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MONTAGNE: But this year's F1 cars are hybrids and that familiar roar has been reduced to a purr.
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MONTAGNE: Australia's Grand Prix organizers are not loving the quiet. They say fans aren't getting what they paid for. One official described the new engines - hmmph, like harpsichords in a chamber orchestra.
Social media allows the NFL, NASCAR and other pro sports leagues to hear from fans in real time. And that feedback has become so important, leagues have built what are essentially social media command centers to monitor trends and engage directly with fans.
One big challenge in the U.S. economy is the skills gap. Employers are finding workers just don't have the skills to get the job done. The White House has focused on the problem. At a manufacturing plant this year President Obama said the United States has to improve job training programs and community colleges and trade schools are trying. Susanna Capelouto reports on why Europe might have some tips.
The laboratories at The Aerospace Corp. in El Segundo, Calif., look more like a bunch of stuff from the hardware store than the set from Star Trek. But physicist John Hurrell gazes at a nondescript collection of tubes with admiration. It's a transmission electron microscope.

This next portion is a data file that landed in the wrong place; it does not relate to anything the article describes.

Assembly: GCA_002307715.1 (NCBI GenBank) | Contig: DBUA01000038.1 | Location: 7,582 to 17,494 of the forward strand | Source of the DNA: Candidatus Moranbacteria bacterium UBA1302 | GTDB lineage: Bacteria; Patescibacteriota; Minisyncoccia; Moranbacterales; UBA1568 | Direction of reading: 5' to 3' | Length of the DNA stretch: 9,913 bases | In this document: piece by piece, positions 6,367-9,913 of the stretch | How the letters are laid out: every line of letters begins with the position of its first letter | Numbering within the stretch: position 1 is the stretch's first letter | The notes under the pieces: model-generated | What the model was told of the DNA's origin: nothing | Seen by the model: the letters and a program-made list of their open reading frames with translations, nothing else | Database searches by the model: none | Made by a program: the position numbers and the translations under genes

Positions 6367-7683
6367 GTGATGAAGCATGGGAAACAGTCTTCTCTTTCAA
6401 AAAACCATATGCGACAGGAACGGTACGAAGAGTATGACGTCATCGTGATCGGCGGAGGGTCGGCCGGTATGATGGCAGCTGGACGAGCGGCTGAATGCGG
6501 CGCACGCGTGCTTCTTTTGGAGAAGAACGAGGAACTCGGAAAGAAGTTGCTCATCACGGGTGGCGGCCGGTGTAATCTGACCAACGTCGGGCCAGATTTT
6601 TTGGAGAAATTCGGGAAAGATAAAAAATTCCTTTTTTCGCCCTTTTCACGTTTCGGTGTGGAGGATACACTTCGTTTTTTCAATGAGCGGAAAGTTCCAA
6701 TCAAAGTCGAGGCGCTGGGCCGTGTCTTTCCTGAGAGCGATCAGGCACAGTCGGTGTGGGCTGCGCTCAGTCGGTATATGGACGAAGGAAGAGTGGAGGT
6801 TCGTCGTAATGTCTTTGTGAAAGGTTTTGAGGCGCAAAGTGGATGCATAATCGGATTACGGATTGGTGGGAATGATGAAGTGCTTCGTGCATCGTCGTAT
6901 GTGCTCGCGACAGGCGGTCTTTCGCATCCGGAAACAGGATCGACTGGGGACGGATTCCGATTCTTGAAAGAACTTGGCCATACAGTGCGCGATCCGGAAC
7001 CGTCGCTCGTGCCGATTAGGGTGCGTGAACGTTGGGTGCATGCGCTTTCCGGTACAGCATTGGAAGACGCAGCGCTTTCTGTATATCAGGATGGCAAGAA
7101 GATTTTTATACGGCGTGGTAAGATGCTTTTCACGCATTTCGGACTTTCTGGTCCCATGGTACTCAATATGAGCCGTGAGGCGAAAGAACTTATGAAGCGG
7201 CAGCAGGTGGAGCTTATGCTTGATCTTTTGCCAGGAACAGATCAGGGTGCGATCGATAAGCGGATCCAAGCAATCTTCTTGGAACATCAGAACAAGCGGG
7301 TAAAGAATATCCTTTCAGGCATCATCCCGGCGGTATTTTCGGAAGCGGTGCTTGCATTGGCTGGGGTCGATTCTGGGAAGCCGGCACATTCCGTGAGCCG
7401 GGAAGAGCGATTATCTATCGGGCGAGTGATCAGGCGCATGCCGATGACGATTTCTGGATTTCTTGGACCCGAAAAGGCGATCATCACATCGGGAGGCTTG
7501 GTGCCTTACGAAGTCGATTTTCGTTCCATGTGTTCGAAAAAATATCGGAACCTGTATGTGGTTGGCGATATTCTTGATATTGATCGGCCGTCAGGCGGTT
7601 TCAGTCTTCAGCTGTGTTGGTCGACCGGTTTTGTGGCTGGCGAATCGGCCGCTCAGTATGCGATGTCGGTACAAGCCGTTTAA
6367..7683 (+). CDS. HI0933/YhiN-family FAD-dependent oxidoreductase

"This is one of the pieces of equipment which will enable us to get down pretty well to atomic-level sensitivity," he says.
Originally published on Wed March 19, 2014 6:38 am
If you think craft beer is seemingly everywhere these days, there's good reason. From bars and restaurants to supermarket aisles, the selection of locally made, often quirkily named brews has grown at an exponential rate.
Originally published on Wed March 19, 2014 1:34 pm
Many plans sold on the health insurance marketplaces offer a trade-off: lower premiums in exchange for limited choices of doctors and hospitals. But consumers who opt for these plans with the idea that they'll go out of network when necessary may be taking a big financial risk.
The health law generally limits how much consumers can be required to pay out of pocket for medical care (not including premiums). In 2014, the limit for an individual plan is $6,350 and for a family plan, $12,700.
Originally published on Wed March 19, 2014 12:59 pm
A few weeks ago, we were sitting around the office arguing over this simple question: Who had richer parents, journalists or people working in finance? Doctors or artists? More generally: What's the link between household income during childhood and job choice during adulthood?